Neptune argues that section 842, where it applies, excludes section 4371. According to Neptune, the legislative histories of sections 842 and 4371 express a clear intention by Congress that the FET is only to apply to insurers who do not come within the terms of the income tax provisions of section 842. Under Neptune's theory, section 842 is to apply in the first instance, and if it is inapplicable, then section 4371 applies. This view requires us to infer a drastic reduction in the scope of section 4371, nowhere stated but implied from the change effected in 1976 in the definition of doing business in the United States, as described below.

"The starting point in every case involving construction of a statute is the language itself." Watt v. Alaska, 451 U.S. 259, 265, 101 S.Ct. 1673, 1677, 68 L.Ed.2d 80 (1981); Johns-Manville Corp. v. United States, 855 F.2d 1556, 1559 (Fed.Cir.1988). Using the plain meaning of the statutes as our guide, we proceed only so far as to recognize that there is a problem. Under the literal terms of the statutes, Neptune is subject to double taxation on the same insurance transactions. Double taxation is never to be presumed, Tennessee v. Whitworth, 117 U.S. 129, 137, 6 S.Ct. 645, 647, 29 L.Ed. 830 (1886), and the IRS makes no claim to assess double taxation here. If the tax laws are to impose double taxation, it must be because the legislature has unmistakably so enacted. Id. The legislative histories of sections 842 and 4371 evince no clear intention by Congress to impose double taxation in the present circumstances. Because a literal interpretation of the statutes leads to a result at variance with the policy of the tax laws as a whole, we turn to the legislative histories of the statutes in question. With that aid, we determine, if we can, whether these laws were enacted for a purpose at variance with their literal terms. Reid v. Department of Commerce, 793 F.2d 277, 281-82 (Fed.Cir.1986); Trustees of Indiana University v. United States, 618 F.2d 736, 739, 223 Ct.Cl. 88 (1980). Clear evidence of legislative intent prevails over other principles of statutory construction. National R.R. Passenger Corp. v. National Ass'n of R.R. Passengers, 414 U.S. 453, 458, 94 S.Ct. 690, 693, 38 L.Ed.2d 646 (1974); Johns-Manville Corp. v. United States, 855 F.2d 1556, 1559 (Fed.Cir.1988).

Before enactment of the predecessor statute to section 4371, foreign insurers who did not maintain a domestic agent could write casualty insurance on risks located in the United States without incurring any federal tax liability. Conversely, domestic insurers and insurers having domestic agents were subject to federal income tax. This scheme of taxation was changed by the Revenue Act of 1918, which provided that nonresident foreign insurers who were not subject to income tax on their underwriting income were liable for a 3 percent stamp tax. Revenue Act of 1918, Sec. 237, 40 Stat. 1057, 1080, 1138 (1919). The purpose of the 1918 stamp tax, retained by the Revenue Act of 1921, Sec. 1400, 42 Stat. 227, 320, was to equalize the tax burdens of domestic and foreign insurers. See Hearings on H.R. 8245 Before the Senate Comm. on Finance, 67th Cong.,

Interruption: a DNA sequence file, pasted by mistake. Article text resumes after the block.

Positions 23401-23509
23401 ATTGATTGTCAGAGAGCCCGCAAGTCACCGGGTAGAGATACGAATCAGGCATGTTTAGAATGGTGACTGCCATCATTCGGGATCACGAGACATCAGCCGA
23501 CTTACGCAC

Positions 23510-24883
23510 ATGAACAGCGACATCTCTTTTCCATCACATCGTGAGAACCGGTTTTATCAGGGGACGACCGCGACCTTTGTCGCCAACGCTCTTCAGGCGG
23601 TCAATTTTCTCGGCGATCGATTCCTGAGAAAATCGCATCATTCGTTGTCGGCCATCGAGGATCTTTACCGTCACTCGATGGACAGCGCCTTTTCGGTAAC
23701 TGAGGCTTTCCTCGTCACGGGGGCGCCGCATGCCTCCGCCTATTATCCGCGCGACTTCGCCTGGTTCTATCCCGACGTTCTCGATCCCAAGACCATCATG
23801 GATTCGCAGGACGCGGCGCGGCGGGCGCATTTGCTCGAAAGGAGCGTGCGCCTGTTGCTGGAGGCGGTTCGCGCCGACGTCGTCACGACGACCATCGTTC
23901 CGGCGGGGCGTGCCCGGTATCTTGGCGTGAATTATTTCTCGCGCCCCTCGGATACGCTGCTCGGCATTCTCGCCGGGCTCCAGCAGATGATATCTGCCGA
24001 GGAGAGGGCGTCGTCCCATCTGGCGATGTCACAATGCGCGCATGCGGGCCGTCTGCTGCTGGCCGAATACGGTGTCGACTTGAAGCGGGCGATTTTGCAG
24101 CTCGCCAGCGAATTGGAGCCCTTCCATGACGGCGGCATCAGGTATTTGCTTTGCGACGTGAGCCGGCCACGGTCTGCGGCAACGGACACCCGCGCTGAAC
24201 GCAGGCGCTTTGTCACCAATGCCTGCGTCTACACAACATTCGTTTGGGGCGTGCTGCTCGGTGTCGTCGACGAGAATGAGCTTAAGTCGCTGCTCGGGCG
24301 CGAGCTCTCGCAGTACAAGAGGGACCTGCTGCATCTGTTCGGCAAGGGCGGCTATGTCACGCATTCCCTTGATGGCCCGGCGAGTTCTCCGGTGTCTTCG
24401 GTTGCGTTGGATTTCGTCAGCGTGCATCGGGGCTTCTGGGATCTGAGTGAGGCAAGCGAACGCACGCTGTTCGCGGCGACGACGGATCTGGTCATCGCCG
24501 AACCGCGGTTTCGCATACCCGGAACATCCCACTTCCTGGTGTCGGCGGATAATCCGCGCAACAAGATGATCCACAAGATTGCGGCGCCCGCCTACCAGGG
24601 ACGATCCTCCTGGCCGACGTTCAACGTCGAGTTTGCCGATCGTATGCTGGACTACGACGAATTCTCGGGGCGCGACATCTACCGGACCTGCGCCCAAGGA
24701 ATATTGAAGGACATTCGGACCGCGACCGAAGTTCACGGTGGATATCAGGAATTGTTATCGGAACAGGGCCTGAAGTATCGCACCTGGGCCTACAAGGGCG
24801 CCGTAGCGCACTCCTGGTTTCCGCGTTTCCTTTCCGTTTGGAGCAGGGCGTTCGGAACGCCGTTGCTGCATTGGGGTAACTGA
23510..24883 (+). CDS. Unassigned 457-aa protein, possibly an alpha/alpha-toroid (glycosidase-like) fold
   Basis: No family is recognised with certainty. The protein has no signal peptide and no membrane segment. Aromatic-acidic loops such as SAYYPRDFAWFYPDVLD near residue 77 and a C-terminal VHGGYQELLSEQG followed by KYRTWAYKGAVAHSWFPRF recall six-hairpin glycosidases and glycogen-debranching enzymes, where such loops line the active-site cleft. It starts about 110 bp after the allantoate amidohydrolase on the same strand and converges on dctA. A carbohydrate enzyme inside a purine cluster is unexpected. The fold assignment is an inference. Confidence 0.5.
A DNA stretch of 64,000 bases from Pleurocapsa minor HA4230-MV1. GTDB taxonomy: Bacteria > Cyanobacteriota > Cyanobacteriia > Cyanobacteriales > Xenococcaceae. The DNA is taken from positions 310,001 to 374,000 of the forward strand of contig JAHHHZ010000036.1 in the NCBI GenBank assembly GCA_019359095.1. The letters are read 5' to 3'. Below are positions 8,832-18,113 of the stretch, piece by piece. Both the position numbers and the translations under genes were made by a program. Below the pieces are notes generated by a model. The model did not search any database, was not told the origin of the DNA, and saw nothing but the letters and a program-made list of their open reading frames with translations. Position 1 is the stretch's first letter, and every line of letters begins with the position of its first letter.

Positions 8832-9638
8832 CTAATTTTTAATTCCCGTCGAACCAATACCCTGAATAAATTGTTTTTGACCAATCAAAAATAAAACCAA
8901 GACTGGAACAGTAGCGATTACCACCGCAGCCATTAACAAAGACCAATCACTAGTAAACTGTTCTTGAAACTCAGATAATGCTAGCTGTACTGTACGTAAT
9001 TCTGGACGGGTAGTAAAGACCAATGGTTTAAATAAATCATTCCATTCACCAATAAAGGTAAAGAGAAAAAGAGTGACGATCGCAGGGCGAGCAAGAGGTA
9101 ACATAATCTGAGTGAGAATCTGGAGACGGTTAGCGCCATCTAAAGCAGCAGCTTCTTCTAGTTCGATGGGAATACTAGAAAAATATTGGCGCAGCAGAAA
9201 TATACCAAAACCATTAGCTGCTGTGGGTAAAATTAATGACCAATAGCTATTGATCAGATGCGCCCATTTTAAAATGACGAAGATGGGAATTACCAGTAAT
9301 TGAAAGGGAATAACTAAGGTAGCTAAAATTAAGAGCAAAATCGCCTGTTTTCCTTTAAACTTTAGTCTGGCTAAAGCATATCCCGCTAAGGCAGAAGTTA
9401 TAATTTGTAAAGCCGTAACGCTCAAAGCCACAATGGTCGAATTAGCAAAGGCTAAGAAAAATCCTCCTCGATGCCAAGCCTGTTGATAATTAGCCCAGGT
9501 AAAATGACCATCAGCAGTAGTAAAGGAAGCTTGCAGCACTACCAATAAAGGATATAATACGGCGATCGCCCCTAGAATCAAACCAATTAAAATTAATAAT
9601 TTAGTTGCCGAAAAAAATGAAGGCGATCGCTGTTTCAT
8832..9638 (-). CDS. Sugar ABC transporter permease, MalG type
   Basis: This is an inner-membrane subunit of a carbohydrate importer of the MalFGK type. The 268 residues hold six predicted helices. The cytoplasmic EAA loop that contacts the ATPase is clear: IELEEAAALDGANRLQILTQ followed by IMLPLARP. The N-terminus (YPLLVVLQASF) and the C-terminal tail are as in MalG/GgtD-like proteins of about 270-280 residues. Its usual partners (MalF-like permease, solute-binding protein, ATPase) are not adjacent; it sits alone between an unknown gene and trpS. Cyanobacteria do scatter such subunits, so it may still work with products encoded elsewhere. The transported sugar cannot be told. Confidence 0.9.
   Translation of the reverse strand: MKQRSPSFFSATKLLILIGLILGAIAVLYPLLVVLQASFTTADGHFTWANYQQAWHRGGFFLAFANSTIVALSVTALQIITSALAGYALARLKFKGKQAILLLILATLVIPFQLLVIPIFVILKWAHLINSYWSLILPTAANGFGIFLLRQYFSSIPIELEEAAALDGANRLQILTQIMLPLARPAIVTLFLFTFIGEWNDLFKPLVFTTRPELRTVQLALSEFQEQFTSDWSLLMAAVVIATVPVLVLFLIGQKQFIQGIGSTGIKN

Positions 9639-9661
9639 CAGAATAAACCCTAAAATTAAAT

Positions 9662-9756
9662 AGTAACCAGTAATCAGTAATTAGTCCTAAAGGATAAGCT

Page 1550

1st Sess. 318 (1921); S.Rep.No. 275, 67th Cong. 1st Sess. 18 (1921); 61 Cong.Rec. 7180-81 (1921). The 3 percent stamp tax enacted in 1918 is the predecessor to the current section 4371 FET. The legislative intent behind a predecessor statute is entitled to great weight in construing the successor statute. Red Lion Broadcasting Co. v. FCC, 395 U.S. 367, 380-381, 89 S.Ct. 1794, 1801, 23 L.Ed.2d 371 (1969); Glidden Co. v. Zdanok, 370 U.S. 530, 541, 82 S.Ct. 1459, 1468, 8 L.Ed.2d 671 (1962). See generally, Sutherland Stat. Const. Sec. 28.10 (4th Ed.).

In 1966, Congress modified the income tax laws applicable to foreign corporations. Prior to 1966, foreign corporations engaged in a trade or business in the United States were taxed at corporate rates on all U.S. source income. The corporate rate applied to all U.S. source...

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    ...Radzanower v. Touche Ross & Co., 426 U.S. 148, 154, 96 S.Ct. 1989, 48 L.Ed.2d 540 (1976) and Neptune Mut. Ass'n v. United States, 862 F.2d 1546, 1551 The CDA text relied on by Inter-Coastal hardly evokes the "clear and manifest" intent needed to find a repeal by implication of the more tran......
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18 cases
  • Ntp, Inc. v. Research in Motion, Ltd., No. 03-1615.
    • United States
    • United States Courts of Appeals. United States Court of Appeals for the Federal Circuit
    • August 2, 2005
    ...Pharms., Inc., 340 F.3d 1367, 1371 (Fed.Cir.2003), and legislative history, see Neptune Mut. Ass'n Ltd. of Bermuda v. United States, 862 F.2d 1546, 1549 (Fed.Cir.1988), if necessary to construe the The question before us is whether the using, offering to sell, or selling of a patented inven......
  • US EX REL. STINSON, LYONS, ET AL. v. Blue Cross, Inc., No. CV 489-224.
    • United States
    • United States District Courts. 11th Circuit. United States District Court (Southern District of Georgia)
    • October 18, 1990
    ...of legislative intent prevails over other principles of statutory construction." E.g., Neptune Mut. Ass'n, Ltd. v. United States, 862 F.2d 1546, 1549 (Fed.Cir.1988) (emphasis added); Johns-Mansville Corp. v. United States, 855 F.2d 1556, 1559 (Fed. Cir.1988), cert. denied, 489 U.S. 1066, 10......
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    • May 26, 2015
    ...tax did not apply when insurance premiums were subject to U.S. income taxes, see Neptune Mut. Ass'n, Ltd. of Berm. v. United States, 862 F.2d 1546, 1549 (Fed.Cir.1988) ; 61 Cong. Rec. 7180–81 (1921) (discussing the predecessor to § 1804), an exemption carried forward in current section 4373......
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    • July 19, 2002
    ...Radzanower v. Touche Ross & Co., 426 U.S. 148, 154, 96 S.Ct. 1989, 48 L.Ed.2d 540 (1976) and Neptune Mut. Ass'n v. United States, 862 F.2d 1546, 1551 The CDA text relied on by Inter-Coastal hardly evokes the "clear and manifest" intent needed to find a repeal by implication of the more tran......